Quinoa is one of the world’s most popular health foods that has become very trendy among health-conscious people.
Here are some health benefits of quinoa-
- Quinoa is gluten-free, very high in protein and one of the few plant foods that contain all nine essential amino acids.
- It has a low glycemic index, which is good for blood sugar control and is very high in antioxidants.
- It is also high in fiber and important nutrients like magnesium, B-vitamins, iron, potassium, calcium, phosphorus, vitamin E and various beneficial antioxidants.
And some interesting facts about quinoa-
- Quinoa is not a grain. We cook and eat quinoa like many other grains, but, botanically speaking, it’s a relative of spinach, beets, and chard. The part we eat is actually the seed.
- There are roughly 120 types of quinoa.
- Quinoa has been cultivated for about 5,000 years and is native to South America.
- Twenty years ago, NASA researchers declared quinoa the perfect in-flight snack for astronauts on long-term missions because it is mineral-rich, gluten-free and contains all essential amino acids.
- Quinoa can grow in diverse climates and terrains, including areas with minimal irrigation and fertilization, or as little as three to four inches of annual rainfall.
- The color of the seeds varies, depending on where it is grown; there is a range of colors like black, grey, pink, red, yellow, green, orange or purple.
- Black quinoa is a hybrid variety that was developed by farmers in the Colorado Rockies. This happened when quinoa seeds were crossbred with a lamb’s quarter – a type of wild spinach.
- Traditionally, quinoa grain is harvested by hand, and only rarely by machine, because the extreme variability of the maturity period of most Quinoa cultivars complicates mechanization.
- Quinoa is used to brew Chicha, a traditional Andean beer.
In this lemon-garlic quinoa with kidney beans, I’ve used tricolor quinoa, which has the white, red and black varieties put together. Together with kidney beans and spinach, the lemon-garlic quinoa makes an excellent nutrient-dense and protein-rich delicious meal, which I’ve supplemented with spicy roasted cauliflower and sauteed button mushrooms.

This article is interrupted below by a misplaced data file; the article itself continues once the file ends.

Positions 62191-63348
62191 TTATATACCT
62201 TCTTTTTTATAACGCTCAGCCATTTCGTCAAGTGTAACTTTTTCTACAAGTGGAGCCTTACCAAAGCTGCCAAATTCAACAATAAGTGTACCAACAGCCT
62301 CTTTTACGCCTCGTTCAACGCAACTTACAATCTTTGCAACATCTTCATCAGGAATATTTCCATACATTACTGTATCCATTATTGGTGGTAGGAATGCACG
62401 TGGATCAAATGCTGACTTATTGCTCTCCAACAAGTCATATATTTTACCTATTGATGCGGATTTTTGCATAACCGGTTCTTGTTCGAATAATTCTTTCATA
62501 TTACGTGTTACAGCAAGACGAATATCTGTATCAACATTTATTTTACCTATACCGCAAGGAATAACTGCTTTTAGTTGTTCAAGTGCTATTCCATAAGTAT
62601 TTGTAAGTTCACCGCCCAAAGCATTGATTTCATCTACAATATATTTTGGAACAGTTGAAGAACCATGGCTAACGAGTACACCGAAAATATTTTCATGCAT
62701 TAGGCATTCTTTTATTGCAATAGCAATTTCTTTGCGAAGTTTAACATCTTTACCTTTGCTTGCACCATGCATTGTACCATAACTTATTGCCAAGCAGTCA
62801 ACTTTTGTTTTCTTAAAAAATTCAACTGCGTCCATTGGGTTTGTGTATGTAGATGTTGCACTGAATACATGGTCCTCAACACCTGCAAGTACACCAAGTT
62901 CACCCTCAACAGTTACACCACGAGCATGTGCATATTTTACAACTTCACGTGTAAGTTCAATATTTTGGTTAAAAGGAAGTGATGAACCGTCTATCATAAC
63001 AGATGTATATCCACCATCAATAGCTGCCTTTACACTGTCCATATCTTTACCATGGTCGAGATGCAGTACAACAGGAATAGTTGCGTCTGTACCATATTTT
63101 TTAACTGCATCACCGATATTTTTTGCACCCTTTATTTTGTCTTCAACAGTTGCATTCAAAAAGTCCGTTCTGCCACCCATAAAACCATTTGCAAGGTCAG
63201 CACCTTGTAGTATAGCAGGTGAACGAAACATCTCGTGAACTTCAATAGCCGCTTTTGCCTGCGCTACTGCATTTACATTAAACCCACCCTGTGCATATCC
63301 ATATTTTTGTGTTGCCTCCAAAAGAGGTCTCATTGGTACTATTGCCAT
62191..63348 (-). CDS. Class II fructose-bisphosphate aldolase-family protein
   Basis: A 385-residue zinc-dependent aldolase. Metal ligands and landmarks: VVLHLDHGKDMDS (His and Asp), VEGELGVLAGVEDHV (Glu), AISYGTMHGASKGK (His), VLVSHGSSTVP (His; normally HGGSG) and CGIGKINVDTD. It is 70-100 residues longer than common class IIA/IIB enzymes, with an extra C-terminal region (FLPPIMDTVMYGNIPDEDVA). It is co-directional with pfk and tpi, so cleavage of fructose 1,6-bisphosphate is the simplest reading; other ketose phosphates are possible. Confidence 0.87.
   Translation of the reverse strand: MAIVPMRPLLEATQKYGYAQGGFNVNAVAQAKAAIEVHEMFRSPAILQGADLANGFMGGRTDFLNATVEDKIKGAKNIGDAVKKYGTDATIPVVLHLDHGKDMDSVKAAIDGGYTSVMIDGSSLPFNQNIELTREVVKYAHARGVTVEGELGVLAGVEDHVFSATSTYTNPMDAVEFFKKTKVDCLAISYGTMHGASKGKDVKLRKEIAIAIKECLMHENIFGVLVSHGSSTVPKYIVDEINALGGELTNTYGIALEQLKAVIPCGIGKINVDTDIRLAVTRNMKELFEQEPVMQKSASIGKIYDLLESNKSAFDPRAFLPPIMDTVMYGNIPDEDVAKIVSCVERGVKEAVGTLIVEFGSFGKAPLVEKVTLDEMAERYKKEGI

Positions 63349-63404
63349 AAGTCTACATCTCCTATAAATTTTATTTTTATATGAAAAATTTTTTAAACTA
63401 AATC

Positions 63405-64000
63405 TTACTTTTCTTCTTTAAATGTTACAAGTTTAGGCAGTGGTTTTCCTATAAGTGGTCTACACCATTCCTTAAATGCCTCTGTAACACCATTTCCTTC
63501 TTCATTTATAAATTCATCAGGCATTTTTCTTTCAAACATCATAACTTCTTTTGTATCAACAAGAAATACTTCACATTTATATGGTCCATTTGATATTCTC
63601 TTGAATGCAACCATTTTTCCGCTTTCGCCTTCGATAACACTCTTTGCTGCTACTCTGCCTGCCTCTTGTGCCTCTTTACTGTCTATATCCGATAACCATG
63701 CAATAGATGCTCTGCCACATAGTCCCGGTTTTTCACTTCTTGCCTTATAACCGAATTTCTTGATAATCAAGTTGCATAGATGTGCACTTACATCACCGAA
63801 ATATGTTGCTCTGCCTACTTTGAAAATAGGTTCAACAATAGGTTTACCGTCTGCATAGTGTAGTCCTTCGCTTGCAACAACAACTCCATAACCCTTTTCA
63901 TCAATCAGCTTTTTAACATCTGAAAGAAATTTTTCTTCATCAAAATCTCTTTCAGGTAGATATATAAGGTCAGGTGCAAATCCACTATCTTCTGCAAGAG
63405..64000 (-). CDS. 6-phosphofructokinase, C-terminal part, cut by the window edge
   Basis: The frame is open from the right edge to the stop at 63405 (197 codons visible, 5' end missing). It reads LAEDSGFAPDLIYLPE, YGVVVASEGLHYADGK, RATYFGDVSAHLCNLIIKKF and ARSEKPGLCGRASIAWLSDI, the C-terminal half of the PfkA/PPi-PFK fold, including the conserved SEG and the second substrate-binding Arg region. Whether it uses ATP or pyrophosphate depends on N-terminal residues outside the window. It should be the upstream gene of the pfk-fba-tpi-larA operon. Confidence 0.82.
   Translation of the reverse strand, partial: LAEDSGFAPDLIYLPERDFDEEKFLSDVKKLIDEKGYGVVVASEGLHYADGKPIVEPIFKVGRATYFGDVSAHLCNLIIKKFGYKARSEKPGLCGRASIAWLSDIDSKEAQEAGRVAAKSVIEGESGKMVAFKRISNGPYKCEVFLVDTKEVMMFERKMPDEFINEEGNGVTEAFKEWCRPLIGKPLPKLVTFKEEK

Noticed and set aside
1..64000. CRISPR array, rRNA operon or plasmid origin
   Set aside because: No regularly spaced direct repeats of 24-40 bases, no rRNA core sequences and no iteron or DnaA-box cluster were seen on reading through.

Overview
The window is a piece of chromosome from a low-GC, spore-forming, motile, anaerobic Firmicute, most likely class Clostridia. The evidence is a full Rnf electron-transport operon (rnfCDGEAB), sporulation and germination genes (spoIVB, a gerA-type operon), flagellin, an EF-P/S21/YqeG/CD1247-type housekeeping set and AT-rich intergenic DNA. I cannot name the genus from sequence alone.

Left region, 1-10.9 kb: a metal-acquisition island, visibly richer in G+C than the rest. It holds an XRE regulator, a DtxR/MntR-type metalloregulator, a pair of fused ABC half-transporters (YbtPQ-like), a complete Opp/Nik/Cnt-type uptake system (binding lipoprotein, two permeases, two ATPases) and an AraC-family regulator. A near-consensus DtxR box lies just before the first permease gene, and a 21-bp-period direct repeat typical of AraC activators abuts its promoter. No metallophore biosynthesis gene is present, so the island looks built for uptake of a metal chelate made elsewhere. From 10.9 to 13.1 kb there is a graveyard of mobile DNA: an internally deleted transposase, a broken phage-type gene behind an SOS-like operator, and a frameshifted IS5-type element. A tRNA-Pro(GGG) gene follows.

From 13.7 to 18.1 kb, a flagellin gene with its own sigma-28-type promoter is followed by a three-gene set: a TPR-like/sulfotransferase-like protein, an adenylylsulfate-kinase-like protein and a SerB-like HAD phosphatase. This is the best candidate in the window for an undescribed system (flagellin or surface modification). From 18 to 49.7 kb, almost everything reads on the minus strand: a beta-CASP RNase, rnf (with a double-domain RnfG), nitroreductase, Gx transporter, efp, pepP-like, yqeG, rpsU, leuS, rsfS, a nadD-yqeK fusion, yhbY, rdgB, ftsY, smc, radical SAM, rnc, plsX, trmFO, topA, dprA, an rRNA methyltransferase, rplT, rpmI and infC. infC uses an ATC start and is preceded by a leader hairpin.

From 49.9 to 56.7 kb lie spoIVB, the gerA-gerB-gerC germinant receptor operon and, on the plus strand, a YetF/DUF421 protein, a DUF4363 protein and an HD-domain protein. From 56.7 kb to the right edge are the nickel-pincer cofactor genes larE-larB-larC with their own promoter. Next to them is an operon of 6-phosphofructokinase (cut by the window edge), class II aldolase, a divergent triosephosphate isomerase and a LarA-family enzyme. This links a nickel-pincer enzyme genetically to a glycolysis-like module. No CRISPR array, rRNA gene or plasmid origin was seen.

The chilies and lemon add a zing to the nutty quinoa complemented by the earthy spinach and tangy cherry tomatoes. A vegan dish by nature, it can be a favorite of non-vegans, too. Just like the creamy mushroom quinoa.
Recipe for lemon-garlic quinoa with kidney beans
Ingredients (serves 3)
- Quinoa – 1 cup
- kidney beans – 1/4 cup, soaked overnight
- water/veggie broth – two and a half cups
- spinach – chopped, 1 cup tightly packed
- cherry tomatoes – 1/2 cup, halved
- bell pepper – 1/2, thinly sliced
- cashew paste – made with 10 cashews and 2 tablespoons of water
- chili pepper – 1, minced (one more can be added if you can take the heat)
- garlic – 4 cloves, minced
- olive oil – 3 teaspoons
- lemon juice – 3 teaspoons
- parsley – for garnish
- Pressure cook the kidney beans – place the beans with 1 cup of water into the pressure cooker and seal the lid. After high pressure is reached (when the whistle goes off), simmer and cook for 30 minutes.
- Boil the water/ vegetable broth, add quinoa and cook until fluffy, it takes around 20 minutes.
- Spread out the quinoa on a plate or tray.
- Heat up oil in a pan and stir-fry the minced garlic and chili.
- Add spinach and stir-fry until it wilts.
- Reduce the flame, stir in the cashew paste, kidney beans, bell peppers, tomatoes and salt and boil on low flame until the mixture reaches the consistency of a sauce.
- Remove from heat, mix in the quinoa and stir well.
- Stir in lemon juice and garnish with parsley.
- The time taken and water required for quinoa to cook depends on the variety and cooking mode.
- The instructions above are for cooking on stove-top. If using instant pot or electric cooker, the water and time can be reduced to 2 cups and 15 minutes respectively.
- Multicolored peppers can be used if you want the dish to be more vibrant and colorful. My options were limited since I had only the yellow one today 😦